It's been another exciting week! Almost comparable to that week in September/October, except no major banks collapse (yet) and there were no big mergers. The DOW finally broke the 8000 point after hovering around it for a month, on Wednesday, tumbling 5.1% in a day to yet another more than 5 year new low. The downward momentum continued into Thursday, until it finally went back up to 8000 levels towards the end of Friday.
The week started off with Pandit's speech at Citi, announcing their plan to cut 52,000 jobs (yike!) and cut expenses by 20%. Citi's share began falling as investors worry that these measures will not be able to revive Citi from its current situation- they lost $20.3 bn in the last year and some don't expect it to be profitable in 2009 as they worry about Citi's exposure to credit card/mortgage losses and toxic debt. On Thursday, Prince Alwaleed of Saudi Arabia announced that he was boosting his shares in Citi from 4% to 5%. That didn't give other investors much confidence (not everyone's Buffet), as Citi shares broke the $5 point that day (a 13 year low). This is a very dangerous level to be at, because many institutional investors are not allowed to own shares below $5 and this could trigger a wave of selling before year end. On Friday Pandit assured employees that he would like to keep the company together and does not wish to spin off its Smith and Barney brokerage unit (their crown jewel I guess?). Still, there are rumors of them finding a merger partner or raising capital in the future. Citi is also pressing members of Congress to put back the ban on short selling, as they claim that it is hurting their stock price. Citi's stock price ended $3.77 on Friday, down from $20 a month ago and $30 a year ago!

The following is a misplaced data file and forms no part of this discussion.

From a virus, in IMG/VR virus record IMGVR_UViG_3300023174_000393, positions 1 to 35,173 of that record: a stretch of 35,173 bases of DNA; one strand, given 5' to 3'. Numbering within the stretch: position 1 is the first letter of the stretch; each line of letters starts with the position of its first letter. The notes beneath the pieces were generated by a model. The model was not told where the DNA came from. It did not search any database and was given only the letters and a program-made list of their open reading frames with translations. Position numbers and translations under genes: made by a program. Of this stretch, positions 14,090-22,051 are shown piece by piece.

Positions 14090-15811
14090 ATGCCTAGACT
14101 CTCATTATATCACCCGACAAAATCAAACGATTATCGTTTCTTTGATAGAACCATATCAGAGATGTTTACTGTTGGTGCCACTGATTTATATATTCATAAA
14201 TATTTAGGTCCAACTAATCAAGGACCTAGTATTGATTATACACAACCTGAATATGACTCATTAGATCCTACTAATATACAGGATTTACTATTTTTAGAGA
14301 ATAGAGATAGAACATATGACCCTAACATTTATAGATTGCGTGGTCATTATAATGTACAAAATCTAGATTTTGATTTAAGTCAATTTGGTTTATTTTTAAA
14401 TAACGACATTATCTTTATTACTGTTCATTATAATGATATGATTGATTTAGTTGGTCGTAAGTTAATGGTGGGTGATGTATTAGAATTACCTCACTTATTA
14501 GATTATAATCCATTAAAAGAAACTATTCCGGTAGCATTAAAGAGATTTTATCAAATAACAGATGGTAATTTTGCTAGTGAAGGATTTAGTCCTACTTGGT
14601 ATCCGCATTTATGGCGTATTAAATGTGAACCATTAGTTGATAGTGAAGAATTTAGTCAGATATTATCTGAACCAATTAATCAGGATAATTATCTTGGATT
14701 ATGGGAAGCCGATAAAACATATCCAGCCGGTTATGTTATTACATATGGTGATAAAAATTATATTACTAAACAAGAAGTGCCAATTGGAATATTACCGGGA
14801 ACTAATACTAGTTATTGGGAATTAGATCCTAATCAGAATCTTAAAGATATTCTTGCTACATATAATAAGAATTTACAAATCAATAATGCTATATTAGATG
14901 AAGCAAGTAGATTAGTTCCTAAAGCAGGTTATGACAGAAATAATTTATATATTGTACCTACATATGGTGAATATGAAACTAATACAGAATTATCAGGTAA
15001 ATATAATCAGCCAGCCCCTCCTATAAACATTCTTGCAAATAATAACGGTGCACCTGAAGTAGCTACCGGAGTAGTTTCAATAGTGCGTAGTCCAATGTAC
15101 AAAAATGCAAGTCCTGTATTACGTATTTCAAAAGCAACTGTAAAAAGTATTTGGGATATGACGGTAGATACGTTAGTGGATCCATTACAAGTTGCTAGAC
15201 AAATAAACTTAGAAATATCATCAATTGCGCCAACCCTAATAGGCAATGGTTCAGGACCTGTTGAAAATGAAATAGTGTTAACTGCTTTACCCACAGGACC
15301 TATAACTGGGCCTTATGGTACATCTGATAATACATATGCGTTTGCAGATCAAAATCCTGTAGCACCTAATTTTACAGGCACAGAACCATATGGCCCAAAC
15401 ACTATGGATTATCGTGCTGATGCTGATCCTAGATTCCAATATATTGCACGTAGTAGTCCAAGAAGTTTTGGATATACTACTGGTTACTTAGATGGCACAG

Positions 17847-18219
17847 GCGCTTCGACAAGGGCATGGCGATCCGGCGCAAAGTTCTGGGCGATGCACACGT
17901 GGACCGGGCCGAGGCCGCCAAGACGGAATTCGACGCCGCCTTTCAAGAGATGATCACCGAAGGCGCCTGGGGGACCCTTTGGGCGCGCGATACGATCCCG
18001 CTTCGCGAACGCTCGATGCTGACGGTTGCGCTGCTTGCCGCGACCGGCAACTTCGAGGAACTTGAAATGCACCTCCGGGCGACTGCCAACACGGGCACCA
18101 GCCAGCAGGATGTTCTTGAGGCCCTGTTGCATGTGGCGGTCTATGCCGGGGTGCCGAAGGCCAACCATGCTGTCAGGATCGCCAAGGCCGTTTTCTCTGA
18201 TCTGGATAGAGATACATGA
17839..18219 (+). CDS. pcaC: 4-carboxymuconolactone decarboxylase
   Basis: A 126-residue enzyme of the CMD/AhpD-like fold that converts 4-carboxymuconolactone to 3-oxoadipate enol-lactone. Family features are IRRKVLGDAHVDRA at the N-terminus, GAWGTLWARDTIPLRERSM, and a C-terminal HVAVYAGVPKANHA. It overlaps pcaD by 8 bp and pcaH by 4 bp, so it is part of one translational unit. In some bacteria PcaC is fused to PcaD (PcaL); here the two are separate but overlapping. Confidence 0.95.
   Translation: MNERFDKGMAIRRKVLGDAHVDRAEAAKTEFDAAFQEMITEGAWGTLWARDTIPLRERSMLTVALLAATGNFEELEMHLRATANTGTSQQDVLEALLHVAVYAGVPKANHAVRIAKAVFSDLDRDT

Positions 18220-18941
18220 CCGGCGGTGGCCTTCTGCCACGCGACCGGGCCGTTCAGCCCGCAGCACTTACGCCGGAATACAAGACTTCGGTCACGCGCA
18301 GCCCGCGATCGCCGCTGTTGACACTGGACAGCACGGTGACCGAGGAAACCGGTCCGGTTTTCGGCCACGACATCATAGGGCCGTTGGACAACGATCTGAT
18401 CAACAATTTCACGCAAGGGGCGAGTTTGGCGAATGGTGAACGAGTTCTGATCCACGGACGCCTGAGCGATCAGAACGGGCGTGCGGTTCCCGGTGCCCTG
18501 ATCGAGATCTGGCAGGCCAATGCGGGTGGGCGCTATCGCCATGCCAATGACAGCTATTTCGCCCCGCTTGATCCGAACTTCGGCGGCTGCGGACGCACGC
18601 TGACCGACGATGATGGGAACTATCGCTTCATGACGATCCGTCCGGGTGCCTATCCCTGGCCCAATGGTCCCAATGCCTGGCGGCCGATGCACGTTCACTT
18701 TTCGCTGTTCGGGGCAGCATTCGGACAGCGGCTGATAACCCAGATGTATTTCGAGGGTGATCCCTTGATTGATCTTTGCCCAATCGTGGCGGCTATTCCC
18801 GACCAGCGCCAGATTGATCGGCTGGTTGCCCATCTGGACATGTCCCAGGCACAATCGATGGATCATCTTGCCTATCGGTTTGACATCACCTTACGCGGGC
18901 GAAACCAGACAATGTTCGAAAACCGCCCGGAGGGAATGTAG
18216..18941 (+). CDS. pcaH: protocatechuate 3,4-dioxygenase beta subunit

Following the lead of Golman and UBS, other Wall Street banks are being pressured to foregoe execute bonus this year. JP Morgan also announced that they will be cutting 10% of their workforce.
The other big driver this week was the auto industry. Discussions started looking bleak on Wednesday (and thus the huge drop on concerns of an even deeper recession if the auto industry collapses), as Congress members continue to bicker with the Big 3. I'm not too sure about the details (cars just don't interest me that much), but it sounds like they're concerned about whether taxpayer's money is going to waste since the auto industry was already not competitive before the this financial crisis and they want to see a sound plan to change them into healthier companies before they come to their aid. I believe the catch phrase of the week is, "You show us the plan, and we'll show you the money." Makes sense to me. They will be meeting again in December for the Big 3 to prove to American that they are worth saving. Oh and they seemed to have came up with a good source of where the $25 bn will come from too. Instead of from TARP, it will come from the money already approved in July to help make more environmentally friendly cars. They will give them this money in advance and the Big 3 will slowly pay back this amount into this pool of funds. Makes complete sense to me. That way, we're not creating extra debt.